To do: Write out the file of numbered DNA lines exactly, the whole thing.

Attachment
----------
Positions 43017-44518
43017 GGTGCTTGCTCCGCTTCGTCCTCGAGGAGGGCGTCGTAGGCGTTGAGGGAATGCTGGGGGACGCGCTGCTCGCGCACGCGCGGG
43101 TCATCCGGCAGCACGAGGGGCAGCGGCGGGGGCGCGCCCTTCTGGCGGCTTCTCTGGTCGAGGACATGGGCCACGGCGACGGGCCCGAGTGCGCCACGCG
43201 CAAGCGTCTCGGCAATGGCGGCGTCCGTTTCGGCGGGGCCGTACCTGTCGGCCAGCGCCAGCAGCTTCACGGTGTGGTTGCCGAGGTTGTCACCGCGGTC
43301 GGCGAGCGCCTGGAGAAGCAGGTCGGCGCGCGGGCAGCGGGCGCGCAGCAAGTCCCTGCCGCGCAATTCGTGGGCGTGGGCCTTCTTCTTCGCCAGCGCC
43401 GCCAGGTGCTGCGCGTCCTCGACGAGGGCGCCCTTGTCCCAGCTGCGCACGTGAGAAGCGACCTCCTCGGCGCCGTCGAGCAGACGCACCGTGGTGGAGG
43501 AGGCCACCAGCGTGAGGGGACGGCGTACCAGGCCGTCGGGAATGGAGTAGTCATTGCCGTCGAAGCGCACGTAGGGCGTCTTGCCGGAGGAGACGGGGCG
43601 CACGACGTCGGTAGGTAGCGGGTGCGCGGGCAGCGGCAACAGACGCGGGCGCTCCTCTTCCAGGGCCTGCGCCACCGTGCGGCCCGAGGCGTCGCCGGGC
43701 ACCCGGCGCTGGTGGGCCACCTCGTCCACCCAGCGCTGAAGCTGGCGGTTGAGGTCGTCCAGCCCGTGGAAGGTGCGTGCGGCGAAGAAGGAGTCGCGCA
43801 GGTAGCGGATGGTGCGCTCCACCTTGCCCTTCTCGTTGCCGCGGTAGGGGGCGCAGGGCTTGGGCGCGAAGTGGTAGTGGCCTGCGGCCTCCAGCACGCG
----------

Positions 43017-44518
43017 GGTGCTTGCTCCGCTTCGTCCTCGAGGAGGGCGTCGTAGGCGTTGAGGGAATGCTGGGGGACGCGCTGCTCGCGCACGCGCGGG
43101 TCATCCGGCAGCACGAGGGGCAGCGGCGGGGGCGCGCCCTTCTGGCGGCTTCTCTGGTCGAGGACATGGGCCACGGCGACGGGCCCGAGTGCGCCACGCG
43201 CAAGCGTCTCGGCAATGGCGGCGTCCGTTTCGGCGGGGCCGTACCTGTCGGCCAGCGCCAGCAGCTTCACGGTGTGGTTGCCGAGGTTGTCACCGCGGTC
43301 GGCGAGCGCCTGGAGAAGCAGGTCGGCGCGCGGGCAGCGGGCGCGCAGCAAGTCCCTGCCGCGCAATTCGTGGGCGTGGGCCTTCTTCTTCGCCAGCGCC
43401 GCCAGGTGCTGCGCGTCCTCGACGAGGGCGCCCTTGTCCCAGCTGCGCACGTGAGAAGCGACCTCCTCGGCGCCGTCGAGCAGACGCACCGTGGTGGAGG
43501 AGGCCACCAGCGTGAGGGGACGGCGTACCAGGCCGTCGGGAATGGAGTAGTCATTGCCGTCGAAGCGCACGTAGGGCGTCTTGCCGGAGGAGACGGGGCG
43601 CACGACGTCGGTAGGTAGCGGGTGCGCGGGCAGCGGCAACAGACGCGGGCGCTCCTCTTCCAGGGCCTGCGCCACCGTGCGGCCCGAGGCGTCGCCGGGC
43701 ACCCGGCGCTGGTGGGCCACCTCGTCCACCCAGCGCTGAAGCTGGCGGTTGAGGTCGTCCAGCCCGTGGAAGGTGCGTGCGGCGAAGAAGGAGTCGCGCA
43801 GGTAGCGGATGGTGCGCTCCACCTTGCCCTTCTCGTTGCCGCGGTAGGGGGCGCAGGGCTTGGGCGCGAAGTGGTAGTGGCCTGCGGCCTCCAGCACGCG